Most stores to close for Oct. 28

This year marks the 99th anniversary of Czechoslovakia

October 28 is Independent Czechoslovak State Day, and most large stores over 200 square meters will close due to the law passed last year.

Pharmacies, gas stations, and stores in airports, hospitals and train stations are not included in the law. Stores under 200 square meters, such as local grocery stores, can also remain open.

The idea behind the law is to allow workers time to spend with their families.

Some stores that take orders over the internet have been staying open, claiming they are not performing sales, just providing for pickups and returns, which are not banned under the law.

Violators of the law can face fines up to Kč 1 million, and some fines have been levied in the past.

This year is the 99th anniversary of the establishment of the First Republic of Czechoslovakia in 1918. There are a few celebrations planned, such as a ceremony at the National Monument in Vítkov at 10 am. Czech President Miloš Zeman, Defense Minister Martin Stropnický, Army Chief of General Staff Josef Bečvář and other representatives of the Ministry of Defense are expected to attend. Usually, there is a flyover of military aircraft trailing smoke in the national colors of red, white and blue.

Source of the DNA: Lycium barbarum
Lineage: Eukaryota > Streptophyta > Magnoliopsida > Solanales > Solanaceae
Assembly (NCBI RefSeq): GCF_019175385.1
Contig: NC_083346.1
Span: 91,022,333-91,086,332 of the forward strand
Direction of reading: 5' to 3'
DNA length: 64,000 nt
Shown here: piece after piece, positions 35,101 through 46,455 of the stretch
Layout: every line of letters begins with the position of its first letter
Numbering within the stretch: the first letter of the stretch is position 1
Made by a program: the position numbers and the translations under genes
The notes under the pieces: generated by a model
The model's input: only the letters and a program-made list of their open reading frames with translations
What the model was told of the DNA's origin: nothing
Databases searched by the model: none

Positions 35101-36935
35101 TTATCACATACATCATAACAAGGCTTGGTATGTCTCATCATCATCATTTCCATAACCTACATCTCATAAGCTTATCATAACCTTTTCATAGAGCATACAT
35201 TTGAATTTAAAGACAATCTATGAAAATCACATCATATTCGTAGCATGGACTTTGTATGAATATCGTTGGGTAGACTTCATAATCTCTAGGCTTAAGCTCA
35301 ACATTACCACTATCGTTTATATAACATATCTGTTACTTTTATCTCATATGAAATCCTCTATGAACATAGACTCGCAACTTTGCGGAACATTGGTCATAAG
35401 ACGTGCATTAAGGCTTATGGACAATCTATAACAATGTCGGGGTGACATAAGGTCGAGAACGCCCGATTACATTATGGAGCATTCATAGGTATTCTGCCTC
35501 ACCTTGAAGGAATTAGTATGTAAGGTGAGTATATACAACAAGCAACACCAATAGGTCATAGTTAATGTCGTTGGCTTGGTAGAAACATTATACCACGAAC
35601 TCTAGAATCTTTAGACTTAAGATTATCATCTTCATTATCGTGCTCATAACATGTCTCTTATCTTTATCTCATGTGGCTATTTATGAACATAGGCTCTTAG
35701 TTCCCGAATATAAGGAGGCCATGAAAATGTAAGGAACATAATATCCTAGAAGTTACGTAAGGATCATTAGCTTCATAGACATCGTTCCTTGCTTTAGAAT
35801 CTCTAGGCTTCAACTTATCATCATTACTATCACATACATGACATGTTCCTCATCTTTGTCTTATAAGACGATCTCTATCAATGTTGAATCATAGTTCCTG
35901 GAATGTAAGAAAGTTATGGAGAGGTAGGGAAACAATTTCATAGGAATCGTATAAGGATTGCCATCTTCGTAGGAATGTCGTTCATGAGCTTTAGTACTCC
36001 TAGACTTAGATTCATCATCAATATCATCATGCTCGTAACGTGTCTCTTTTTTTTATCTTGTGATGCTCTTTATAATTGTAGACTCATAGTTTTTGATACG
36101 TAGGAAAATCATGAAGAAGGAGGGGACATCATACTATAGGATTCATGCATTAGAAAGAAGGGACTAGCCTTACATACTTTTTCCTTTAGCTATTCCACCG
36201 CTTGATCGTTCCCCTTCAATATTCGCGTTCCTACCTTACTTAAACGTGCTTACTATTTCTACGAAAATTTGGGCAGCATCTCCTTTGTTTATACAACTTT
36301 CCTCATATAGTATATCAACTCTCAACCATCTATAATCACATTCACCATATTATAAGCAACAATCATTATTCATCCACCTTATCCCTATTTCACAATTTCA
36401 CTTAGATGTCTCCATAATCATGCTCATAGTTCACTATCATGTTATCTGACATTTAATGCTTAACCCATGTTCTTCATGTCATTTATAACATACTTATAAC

Next year will be the 100th anniversary and a much more extensive celebration is planned. The National Museum should finally open after years of renovation, and there should be large public events and concerts.

Independent Czechoslovak State Day marks when the newly created Czechoslovakia broke away from the Austro-Hungarian Empire in the closing days of World War I.

Bohemia and Moravia had been ruled by Austrian while Slovakia was controlled from Hungary.

Nationalist movements began in the middle of the 18th century. Despite some cultural and linguistic differences, Bohemia, Moravia and Slovakia decided to join together. Secret talks to create the country took place with the support of the Allied forces in the US, Britain and France.

The Czechoslovak Declaration of Independence was drafted in October 1918 in Washington, D.C., and is sometimes called the Washington Declaration (Washingtonská deklarace). It was signed by Tomáš Garrigue Masaryk, Milan Rastislav Štefánik and Edvard Beneš.

Independence was proclaimed in Wenceslas Square in Prague on Oct. 28, 1918. Tomáš Garrigue Masaryk became the first president.

The law concerning the closure of stores also covers three Christmas holidays (stores close at noon on Dec. 24 and remain closed on Dec. 25 and 26), New Year’s Day on Jan. 1, Easter Monday, Liberation Day on May 8, and Czech Statehood Day (St. Wenceslas Day).

Other holidays such as Good Friday, Labor Day on May 1, Saints Cyril and Methodius Day and Jan Hus Day on July 5 and 6 and Struggle for Freedom and Democracy Day on Nov. 17 are not included.

Critics of the law claim there is no logic as to what holidays are included or excluded, and this makes it difficult for people to plan shopping, especially in cities that don't have small convenience stores.

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